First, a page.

Residents in Kiama, Jamberoo and Berry can expect better mobile coverage with the installation of a base station at Woodhill.
More mobile base stations are being deployed to address black spots in NSW with work by Telstra on another 18 mobile sites under round two of the Mobile Black Spot Program (MBSP) underway.
The addition of the round two locations to the rollout schedule brings Telstra’s total number of new sites under the program to 577, generating $490 million worth of co-investment in rural and regional Australia.
Telstra Area General Manager Chris Taylor said Telstra was now rolling out new base stations to a total of 18 new sites in NSW under the MBSP.
“We heard the call from locals in rural and regional NSW for more mobile coverage and we have already delivered new state of the art mobile coverage and services in the state under the Mobile Black Spot Program,” Mr Taylor said.
“We’re now dialling up the rollout even further with the addition in our schedule of these extra sites allocated to Telstra under Round Two of the Mobile Black Spot Program.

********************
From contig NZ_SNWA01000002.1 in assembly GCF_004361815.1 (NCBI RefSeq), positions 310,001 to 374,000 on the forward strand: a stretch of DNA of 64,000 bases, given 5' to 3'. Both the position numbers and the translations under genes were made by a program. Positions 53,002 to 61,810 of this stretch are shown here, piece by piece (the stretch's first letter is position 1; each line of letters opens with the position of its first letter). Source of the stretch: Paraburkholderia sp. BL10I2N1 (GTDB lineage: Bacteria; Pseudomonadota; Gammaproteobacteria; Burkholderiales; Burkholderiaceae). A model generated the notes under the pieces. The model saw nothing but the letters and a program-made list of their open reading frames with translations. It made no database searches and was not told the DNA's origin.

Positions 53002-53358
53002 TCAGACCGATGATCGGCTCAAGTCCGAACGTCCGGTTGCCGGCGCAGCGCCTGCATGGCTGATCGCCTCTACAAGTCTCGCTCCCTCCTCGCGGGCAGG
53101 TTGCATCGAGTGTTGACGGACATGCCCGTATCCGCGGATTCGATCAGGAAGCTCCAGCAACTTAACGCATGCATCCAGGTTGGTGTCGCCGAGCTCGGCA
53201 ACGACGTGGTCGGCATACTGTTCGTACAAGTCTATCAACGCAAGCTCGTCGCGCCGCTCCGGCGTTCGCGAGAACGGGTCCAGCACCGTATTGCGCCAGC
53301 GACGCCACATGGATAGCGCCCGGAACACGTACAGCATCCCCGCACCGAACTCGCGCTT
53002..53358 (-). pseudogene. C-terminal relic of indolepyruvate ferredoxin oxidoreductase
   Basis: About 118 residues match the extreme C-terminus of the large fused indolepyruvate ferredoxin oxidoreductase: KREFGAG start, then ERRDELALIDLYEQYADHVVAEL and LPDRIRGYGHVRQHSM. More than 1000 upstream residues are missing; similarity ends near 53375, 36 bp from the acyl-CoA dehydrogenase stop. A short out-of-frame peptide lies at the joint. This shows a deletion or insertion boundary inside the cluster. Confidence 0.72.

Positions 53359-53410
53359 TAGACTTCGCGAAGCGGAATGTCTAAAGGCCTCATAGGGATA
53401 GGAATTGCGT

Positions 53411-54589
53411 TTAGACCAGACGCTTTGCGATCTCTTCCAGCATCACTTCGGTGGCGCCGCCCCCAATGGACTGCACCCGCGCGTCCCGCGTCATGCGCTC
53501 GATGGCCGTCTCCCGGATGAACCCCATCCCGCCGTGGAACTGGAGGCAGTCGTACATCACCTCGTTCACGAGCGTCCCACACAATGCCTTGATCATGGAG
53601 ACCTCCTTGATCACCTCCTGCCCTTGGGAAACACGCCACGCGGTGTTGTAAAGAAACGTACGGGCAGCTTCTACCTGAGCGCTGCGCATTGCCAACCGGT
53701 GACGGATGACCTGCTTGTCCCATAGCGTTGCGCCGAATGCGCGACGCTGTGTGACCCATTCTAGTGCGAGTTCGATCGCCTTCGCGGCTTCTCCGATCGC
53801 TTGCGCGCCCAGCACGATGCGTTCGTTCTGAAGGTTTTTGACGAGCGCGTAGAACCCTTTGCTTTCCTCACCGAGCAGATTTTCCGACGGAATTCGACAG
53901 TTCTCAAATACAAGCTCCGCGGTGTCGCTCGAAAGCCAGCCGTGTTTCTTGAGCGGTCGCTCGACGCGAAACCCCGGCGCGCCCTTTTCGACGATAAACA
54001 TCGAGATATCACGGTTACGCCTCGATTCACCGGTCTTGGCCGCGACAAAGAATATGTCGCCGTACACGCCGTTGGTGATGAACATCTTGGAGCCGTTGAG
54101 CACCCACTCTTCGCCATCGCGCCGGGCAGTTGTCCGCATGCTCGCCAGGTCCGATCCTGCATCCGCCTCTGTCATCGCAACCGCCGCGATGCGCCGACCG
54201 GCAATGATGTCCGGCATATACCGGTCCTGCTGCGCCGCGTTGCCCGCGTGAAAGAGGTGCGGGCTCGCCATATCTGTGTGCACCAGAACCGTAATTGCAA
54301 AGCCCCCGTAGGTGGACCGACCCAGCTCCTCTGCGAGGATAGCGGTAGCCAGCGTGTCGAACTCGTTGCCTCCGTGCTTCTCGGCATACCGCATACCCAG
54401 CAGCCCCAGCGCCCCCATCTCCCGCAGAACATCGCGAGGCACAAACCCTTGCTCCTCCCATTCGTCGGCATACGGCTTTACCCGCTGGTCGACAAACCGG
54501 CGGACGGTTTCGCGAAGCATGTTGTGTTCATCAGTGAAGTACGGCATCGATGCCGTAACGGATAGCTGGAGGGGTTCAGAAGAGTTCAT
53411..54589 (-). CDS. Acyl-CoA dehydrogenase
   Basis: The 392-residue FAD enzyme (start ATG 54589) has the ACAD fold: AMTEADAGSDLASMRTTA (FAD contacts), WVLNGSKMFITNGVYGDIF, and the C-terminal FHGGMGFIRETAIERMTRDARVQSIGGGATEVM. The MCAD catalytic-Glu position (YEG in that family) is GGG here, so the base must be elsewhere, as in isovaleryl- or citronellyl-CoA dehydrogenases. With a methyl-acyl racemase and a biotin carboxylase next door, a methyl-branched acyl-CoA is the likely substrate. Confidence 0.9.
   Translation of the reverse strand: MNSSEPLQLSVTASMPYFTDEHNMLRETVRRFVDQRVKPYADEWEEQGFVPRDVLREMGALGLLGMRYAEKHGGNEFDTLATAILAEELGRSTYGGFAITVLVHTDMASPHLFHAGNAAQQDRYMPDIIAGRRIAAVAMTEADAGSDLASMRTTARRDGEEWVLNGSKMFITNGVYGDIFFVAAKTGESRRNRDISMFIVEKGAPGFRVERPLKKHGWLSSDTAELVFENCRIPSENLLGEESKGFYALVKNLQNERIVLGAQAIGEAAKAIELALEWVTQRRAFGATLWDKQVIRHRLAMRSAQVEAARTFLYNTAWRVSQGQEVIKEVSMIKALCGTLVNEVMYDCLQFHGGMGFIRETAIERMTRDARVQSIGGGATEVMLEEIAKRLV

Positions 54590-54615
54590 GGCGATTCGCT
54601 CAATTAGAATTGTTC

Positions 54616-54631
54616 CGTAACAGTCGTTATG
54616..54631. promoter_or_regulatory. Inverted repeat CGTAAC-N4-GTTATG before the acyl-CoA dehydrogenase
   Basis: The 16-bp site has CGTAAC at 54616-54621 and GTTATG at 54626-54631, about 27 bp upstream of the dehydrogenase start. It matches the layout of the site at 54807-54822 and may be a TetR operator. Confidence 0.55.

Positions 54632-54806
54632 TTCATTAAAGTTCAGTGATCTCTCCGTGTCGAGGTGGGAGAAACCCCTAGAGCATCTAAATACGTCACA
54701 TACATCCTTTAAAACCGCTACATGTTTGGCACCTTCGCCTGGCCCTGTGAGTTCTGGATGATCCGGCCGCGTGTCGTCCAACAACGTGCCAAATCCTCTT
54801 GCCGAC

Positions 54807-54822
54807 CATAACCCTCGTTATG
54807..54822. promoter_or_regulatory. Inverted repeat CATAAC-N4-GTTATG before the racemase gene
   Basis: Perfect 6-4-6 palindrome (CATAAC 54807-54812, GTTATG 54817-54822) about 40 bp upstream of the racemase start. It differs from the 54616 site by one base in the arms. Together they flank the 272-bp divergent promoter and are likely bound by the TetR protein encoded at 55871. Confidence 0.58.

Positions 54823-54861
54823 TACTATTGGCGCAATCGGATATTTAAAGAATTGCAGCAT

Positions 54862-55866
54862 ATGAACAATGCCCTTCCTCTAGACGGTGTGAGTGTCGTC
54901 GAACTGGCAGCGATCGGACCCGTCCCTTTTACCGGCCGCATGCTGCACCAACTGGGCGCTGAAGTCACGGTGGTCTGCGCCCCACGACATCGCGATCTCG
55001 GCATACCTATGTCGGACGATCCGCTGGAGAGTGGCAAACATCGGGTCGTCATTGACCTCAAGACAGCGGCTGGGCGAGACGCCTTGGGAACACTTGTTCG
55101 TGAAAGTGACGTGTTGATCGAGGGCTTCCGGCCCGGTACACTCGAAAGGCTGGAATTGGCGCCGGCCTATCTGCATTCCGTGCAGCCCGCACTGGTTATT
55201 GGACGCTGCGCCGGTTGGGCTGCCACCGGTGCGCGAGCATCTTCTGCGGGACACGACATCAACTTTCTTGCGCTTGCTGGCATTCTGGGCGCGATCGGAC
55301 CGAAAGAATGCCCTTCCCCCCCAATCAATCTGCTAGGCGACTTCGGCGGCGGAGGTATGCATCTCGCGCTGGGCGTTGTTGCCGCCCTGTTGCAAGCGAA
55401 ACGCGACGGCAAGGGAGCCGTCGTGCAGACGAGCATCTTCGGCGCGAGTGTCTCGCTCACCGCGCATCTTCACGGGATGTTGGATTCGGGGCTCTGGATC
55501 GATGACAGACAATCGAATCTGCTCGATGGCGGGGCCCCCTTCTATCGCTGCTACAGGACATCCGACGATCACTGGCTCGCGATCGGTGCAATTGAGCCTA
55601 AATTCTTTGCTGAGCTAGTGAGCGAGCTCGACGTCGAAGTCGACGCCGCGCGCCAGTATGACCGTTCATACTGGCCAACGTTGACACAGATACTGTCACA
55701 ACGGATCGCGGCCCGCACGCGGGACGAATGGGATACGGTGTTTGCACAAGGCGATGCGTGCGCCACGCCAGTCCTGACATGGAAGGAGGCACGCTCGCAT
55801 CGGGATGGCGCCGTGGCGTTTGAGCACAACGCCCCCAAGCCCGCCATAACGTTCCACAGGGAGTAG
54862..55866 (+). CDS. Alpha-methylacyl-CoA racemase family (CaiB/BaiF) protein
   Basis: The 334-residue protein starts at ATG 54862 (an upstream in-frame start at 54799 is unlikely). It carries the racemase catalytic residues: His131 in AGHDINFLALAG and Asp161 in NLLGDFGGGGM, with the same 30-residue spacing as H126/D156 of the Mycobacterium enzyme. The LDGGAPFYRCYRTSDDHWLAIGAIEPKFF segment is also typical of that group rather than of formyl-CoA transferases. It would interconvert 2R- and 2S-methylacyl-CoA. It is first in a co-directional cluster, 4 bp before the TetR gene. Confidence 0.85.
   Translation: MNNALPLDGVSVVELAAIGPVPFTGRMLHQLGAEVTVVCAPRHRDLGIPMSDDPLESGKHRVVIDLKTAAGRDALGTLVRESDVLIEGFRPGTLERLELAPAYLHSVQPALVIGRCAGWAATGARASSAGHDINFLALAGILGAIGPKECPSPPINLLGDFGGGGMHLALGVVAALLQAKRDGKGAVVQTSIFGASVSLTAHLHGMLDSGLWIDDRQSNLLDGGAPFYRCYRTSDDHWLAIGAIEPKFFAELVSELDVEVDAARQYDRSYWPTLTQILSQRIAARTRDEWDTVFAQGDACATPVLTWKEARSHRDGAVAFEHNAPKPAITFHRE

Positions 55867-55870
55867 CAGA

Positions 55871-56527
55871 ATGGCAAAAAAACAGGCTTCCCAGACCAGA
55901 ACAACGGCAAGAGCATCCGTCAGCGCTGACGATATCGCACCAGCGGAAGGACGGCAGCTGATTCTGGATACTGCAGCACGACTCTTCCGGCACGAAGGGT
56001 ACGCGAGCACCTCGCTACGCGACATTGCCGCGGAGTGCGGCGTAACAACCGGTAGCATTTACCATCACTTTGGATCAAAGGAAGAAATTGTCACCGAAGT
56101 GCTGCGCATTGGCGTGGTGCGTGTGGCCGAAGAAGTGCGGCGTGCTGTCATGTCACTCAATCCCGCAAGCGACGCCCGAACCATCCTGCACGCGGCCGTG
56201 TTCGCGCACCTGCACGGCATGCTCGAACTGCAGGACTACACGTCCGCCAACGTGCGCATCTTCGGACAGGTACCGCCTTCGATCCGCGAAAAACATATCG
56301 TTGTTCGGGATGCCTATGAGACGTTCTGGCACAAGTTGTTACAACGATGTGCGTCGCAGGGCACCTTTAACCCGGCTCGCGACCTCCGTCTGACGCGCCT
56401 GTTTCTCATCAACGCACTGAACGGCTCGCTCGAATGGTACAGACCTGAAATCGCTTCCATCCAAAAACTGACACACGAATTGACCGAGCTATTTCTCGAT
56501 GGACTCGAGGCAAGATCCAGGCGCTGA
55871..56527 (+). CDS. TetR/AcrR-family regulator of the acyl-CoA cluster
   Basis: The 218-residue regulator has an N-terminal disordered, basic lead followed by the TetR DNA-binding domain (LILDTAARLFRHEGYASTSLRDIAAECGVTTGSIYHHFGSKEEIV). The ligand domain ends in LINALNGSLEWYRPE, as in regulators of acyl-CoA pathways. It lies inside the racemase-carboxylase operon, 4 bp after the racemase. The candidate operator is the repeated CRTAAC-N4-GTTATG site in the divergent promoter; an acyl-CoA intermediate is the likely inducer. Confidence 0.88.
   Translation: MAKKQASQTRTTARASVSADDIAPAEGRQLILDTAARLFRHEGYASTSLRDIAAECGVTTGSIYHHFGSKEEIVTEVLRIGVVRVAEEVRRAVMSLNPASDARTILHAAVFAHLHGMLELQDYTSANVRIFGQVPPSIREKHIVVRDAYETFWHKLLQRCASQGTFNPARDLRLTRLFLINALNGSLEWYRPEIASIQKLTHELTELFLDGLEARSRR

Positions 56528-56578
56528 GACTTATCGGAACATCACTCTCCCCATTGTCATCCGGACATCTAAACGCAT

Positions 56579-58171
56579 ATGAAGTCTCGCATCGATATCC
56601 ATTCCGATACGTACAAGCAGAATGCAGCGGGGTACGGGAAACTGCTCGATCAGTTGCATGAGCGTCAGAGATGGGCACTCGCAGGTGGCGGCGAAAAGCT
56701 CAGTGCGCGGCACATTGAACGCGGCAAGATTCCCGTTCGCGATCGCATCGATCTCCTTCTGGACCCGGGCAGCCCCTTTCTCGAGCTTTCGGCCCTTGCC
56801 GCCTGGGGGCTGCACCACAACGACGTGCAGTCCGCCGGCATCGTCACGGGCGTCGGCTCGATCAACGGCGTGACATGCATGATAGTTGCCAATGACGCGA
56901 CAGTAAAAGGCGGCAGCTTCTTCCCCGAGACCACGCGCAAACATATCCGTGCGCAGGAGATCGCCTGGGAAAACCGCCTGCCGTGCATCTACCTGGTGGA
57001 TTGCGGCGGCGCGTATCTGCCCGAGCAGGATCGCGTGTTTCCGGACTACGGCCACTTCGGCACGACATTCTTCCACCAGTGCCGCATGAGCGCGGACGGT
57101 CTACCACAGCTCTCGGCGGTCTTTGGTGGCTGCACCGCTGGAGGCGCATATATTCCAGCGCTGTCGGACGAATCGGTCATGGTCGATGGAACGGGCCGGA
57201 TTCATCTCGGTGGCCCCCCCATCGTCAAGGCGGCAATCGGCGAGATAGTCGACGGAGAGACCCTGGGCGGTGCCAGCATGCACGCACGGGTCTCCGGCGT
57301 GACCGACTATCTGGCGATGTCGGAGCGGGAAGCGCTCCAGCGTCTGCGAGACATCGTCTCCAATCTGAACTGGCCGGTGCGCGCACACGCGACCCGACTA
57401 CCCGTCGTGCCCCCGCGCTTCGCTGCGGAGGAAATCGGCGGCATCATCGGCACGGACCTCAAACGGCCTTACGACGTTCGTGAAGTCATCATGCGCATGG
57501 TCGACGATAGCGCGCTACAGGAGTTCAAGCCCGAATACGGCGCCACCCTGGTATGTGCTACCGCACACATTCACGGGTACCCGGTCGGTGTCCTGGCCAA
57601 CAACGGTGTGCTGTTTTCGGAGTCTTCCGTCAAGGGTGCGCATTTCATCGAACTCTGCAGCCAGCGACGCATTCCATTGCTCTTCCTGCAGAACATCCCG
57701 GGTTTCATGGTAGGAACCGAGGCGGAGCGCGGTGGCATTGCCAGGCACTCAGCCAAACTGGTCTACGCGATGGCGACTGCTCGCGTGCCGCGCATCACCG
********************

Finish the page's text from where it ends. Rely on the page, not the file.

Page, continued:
“Significant work is already occurring behind the scenes, including design planning, community consultations, the formulation and development of planning applications and working with local councils to get the best outcome for everybody.
“We worked closely with the Federal and contributing State Governments to develop the schedule and we look forward to delivering state of the art mobile services to even more communities soon.”
The additional mobile base stations have been added to Telstra’s Mobile Black Spot Site Locator - a tool that lets people search for mobile base stations being rolled out in their area and provides information about expected timing.
According to Telstra’s website, the base station at Woodhill is expected to be up and running this year.
Mr Taylor said the growing number of communities that are benefitting from improved coverage under the MBSP demonstrated that the current regulatory settings, combined with public and private coinvestment, was the most effective way to continue to expand mobile coverage in the bush.
“The ACCC’s recent draft decision not to impose regulated mobile roaming clearly recognised the overwhelming call from stakeholders and communities in regional Australia to maintain regulatory settings that encourage investment in more coverage and technology upgrades,” he said.
“Through our own direct investment, as well as co-investment, we expect to see up to $1 billion of investment flow to small towns and regional centres across the country over the next five years.”